It is the kind of story I imagine Ted Nugent would enjoy reading. Filled with gun-toting, rugged individuals who thrive on infuriating the Thought Police and composing odes to capitalism, the book might almost seem libertarian until one realizes just how besotted with militarism and American exceptionalism the author is. I have no problem with a man a bit rough around the edges, a touch short on couth and decorum, but Ringo at times goes beyond that into deliberate callousness, especially as regards sex and race.

There are many sensitive liberals who both need and deserve a little rattling from time to time, if only for our amusement, but there are just as many conservatives who could use a dose of circumspection, introspection, and nuance. I am tempted to suggest we lock Ringo in a room with his diametric opposites, to see if there might be a mutually beneficial rubbing off, but I am afraid someone would end up dying.

Live Free or Die begins with an alien race that establishes a portal in our solar system. They have no goals except to neutrally manage the portal, but the next race that appears is bent on imperial control of Earth. They begin by destroying some major cities and then demanding tribute. Though this species, the Horvath, is technologically backwards in comparison to other civilizations in the galaxy, they are yet far ahead of humans.

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Cosmonaut Keep by Ken MacLeod

Cosmonaut Keep by Ken MacLeod

Cosmonaut Keep is the first book of the Engines of Light trilogy by Ken MacLeod, combining space opera with a unique take on the ufo mythos and a variety of leftist and libertarian political perspectives. It is told in two widely different alternating timelines, both focusing on the dream of interstellar travel.

The first timeline is set in a near-future Edinburgh, in a world where a neo–Soviet Russia has beaten back the United States and installed a kinder, gentler socialism in Europe. Matt Cairns is a computer programmer, and a member of the International Workers of the World Wide Web (or Webblies). He stumbles upon a group of American libertarians trying to overthrow the Party for fun and profit, and ends up carrying a mysterious data disk containing what appear to be plans for light-speed travel and an antigravity spaceship. Meanwhile, a rebellious European space station claims to have made first contact with aliens within an asteroid.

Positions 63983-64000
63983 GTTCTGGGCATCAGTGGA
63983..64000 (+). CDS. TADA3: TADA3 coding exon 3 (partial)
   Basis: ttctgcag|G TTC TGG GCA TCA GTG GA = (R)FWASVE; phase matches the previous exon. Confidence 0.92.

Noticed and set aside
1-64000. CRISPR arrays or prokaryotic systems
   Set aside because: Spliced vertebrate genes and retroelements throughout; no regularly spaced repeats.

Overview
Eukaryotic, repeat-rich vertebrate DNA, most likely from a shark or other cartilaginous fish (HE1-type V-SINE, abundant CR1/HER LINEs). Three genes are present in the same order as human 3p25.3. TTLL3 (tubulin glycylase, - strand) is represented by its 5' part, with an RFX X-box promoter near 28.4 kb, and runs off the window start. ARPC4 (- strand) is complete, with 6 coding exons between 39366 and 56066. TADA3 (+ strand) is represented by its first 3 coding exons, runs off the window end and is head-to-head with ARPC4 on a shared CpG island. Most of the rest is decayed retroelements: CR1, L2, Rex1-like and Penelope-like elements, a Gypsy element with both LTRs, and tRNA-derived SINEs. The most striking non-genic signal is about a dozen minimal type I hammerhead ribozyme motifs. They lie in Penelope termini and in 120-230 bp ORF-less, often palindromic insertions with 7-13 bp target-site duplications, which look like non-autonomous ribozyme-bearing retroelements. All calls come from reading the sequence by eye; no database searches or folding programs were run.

The second timeline is set on Mingulay, a planet in the Second Sphere, an ancient multispecies civilization. The two oldest species are the krakens and the saurs, both millions of years old. The krakens (bioluminescent and intelligent giant squid) navigate the lightspeed starships that ply the Second Sphere, while the saurs (secretive beings descended from bipedal dinosaurs who look suspiciously like the Greys of ufology) pilot gravity skiffs (read: flying saucers). In addition to two other species of hominid, there are also humans descended from those abducted from Earth by the saurs and taken to the Second Sphere over the millenia. Above all are the gods, superintelligent communities of extremophile bacteria who live in comets and asteroids, whose one and only commandment is “Leave us alone!” In this timeline, we follow Gregor Cairns — a member of the Cosmonaut Families, the descendents of the crew of a human-piloted starship from Earth — whose family has been working secretly on an interstellar navigation problem for two hundred years.